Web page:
When he arrived in Iraq after the war, he said the situation was far worse than he feared and that "Baghdad was held together by chicken wire and chewing gum".
Maj Gen Cross said it was "too common" for the UK to blame the US for failings to stabilise the country after Saddam Hussein was toppled.
At a meeting at No 10 in February 2003, he said he conveyed his concerns to the prime minister about the lack of post-war planning in both the US and UK.
Mr Blair was "engaged", Maj Gen Cross said, but he claimed he got the sense there was "no coherent, single focus" across the government for post-war planning, nor any clear policy direction.
"I do remember saying, in so many words, I have no doubt at all that we will win this military campaign. I do not believe that we are ready for post-war Iraq."
He said he briefed officials in the run-up to the invasion that the chances of military action leading to chaos in Iraq were "not insignificant".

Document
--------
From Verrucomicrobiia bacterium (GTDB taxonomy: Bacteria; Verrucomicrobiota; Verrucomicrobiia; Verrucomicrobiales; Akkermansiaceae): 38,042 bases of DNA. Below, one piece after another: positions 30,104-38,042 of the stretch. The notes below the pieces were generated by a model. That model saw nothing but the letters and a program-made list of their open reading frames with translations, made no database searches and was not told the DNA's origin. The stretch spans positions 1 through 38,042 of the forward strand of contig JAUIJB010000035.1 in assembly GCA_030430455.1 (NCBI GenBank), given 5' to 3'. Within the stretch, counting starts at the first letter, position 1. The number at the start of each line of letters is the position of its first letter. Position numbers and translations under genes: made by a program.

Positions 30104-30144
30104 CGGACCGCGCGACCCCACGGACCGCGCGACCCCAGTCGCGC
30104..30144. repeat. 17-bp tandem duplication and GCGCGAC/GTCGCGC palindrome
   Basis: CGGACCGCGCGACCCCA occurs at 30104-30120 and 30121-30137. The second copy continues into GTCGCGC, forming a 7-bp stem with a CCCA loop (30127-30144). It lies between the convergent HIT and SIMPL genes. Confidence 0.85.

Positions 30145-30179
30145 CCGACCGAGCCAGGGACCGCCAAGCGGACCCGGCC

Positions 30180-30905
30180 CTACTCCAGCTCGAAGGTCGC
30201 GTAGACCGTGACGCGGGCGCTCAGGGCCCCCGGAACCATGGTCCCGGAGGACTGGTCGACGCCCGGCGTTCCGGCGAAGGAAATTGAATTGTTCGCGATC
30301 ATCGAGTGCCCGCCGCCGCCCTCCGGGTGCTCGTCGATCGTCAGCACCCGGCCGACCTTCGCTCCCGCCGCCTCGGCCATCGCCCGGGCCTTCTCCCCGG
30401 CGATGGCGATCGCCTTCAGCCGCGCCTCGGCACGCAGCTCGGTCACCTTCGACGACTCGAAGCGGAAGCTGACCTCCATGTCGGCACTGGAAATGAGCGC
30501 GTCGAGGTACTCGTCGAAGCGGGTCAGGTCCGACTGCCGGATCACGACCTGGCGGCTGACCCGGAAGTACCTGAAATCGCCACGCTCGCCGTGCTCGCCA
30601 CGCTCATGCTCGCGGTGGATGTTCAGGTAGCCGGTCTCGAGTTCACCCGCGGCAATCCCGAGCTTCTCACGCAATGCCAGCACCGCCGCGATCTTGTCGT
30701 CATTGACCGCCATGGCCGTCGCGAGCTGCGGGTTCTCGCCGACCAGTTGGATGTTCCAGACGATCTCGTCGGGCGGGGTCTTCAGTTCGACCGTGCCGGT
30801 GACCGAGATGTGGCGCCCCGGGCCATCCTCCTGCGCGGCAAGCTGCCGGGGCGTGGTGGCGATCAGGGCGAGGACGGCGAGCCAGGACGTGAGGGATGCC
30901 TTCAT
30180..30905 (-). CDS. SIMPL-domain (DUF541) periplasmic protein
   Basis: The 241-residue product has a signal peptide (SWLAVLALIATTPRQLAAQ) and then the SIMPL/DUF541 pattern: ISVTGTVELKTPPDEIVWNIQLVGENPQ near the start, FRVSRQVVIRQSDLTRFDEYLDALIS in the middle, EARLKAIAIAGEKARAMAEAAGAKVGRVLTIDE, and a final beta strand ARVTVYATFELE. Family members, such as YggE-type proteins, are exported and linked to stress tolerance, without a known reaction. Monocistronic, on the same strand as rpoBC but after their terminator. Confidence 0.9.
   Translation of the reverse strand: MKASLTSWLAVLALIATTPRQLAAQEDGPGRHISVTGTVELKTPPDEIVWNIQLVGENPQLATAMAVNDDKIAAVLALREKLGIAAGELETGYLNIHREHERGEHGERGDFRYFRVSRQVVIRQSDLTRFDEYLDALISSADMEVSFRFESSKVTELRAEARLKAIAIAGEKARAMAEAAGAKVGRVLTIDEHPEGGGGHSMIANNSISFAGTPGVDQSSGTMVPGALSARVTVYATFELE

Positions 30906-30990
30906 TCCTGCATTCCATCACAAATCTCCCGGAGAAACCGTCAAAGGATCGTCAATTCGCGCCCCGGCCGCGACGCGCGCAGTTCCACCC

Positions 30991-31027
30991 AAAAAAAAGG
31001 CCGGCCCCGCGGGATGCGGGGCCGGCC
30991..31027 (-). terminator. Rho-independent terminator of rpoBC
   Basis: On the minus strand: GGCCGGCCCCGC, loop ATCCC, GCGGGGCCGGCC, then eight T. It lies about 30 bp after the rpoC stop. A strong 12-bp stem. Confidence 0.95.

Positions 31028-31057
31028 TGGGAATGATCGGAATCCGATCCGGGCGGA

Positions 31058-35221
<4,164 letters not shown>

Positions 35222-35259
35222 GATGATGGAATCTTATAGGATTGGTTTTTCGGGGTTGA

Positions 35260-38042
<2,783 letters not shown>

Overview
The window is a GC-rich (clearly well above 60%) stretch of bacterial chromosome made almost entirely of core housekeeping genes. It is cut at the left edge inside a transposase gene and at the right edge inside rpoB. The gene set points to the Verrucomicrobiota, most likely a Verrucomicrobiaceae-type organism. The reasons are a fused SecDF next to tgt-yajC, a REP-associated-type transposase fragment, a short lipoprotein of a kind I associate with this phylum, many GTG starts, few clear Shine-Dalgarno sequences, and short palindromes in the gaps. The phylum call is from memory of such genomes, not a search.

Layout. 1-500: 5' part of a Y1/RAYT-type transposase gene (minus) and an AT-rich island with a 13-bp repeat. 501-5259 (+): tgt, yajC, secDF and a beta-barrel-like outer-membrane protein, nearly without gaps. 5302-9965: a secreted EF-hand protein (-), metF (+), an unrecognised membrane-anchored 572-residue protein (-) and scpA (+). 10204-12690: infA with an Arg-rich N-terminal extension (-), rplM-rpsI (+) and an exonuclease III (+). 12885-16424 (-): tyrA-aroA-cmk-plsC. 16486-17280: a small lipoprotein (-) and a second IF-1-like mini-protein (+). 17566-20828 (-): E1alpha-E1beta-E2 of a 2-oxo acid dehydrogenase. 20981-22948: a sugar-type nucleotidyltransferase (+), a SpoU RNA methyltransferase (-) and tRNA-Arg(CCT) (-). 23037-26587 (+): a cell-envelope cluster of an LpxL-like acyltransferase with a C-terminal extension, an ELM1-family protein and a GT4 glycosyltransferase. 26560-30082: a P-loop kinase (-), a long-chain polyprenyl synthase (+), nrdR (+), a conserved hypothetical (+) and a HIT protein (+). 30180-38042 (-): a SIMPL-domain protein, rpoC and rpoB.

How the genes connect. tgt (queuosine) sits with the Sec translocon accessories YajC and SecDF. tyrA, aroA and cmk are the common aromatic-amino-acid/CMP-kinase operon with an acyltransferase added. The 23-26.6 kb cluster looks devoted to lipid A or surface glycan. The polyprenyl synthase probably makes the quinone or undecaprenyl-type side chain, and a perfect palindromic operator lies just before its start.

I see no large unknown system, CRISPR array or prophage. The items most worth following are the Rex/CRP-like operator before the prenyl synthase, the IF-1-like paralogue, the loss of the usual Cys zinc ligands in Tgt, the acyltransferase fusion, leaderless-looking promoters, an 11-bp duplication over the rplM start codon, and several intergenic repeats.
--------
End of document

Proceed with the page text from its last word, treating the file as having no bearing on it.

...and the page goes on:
But in the most strident criticism of UK attitudes to post-war planning heard to date at the inquiry, he said he did not believe the issue was taken "sufficiently seriously" in Whitehall.
The team set up within the Foreign Office to focus on post-war planning happened "very late", he said, while consideration of the aftermath was hampered by a belief within sections of the British government that the invasion would not happen.
November-December: Former top civil servants, spy chiefs, diplomats and military commanders to give evidence
January-February 2010: Tony Blair, Gordon Brown and other politicians expected to appear before the panel
March 2010: Inquiry expected to adjourn ahead of the general election campaign
July-August 2010: Inquiry expected to resume
Report set to be published in late 2010 or early 2011
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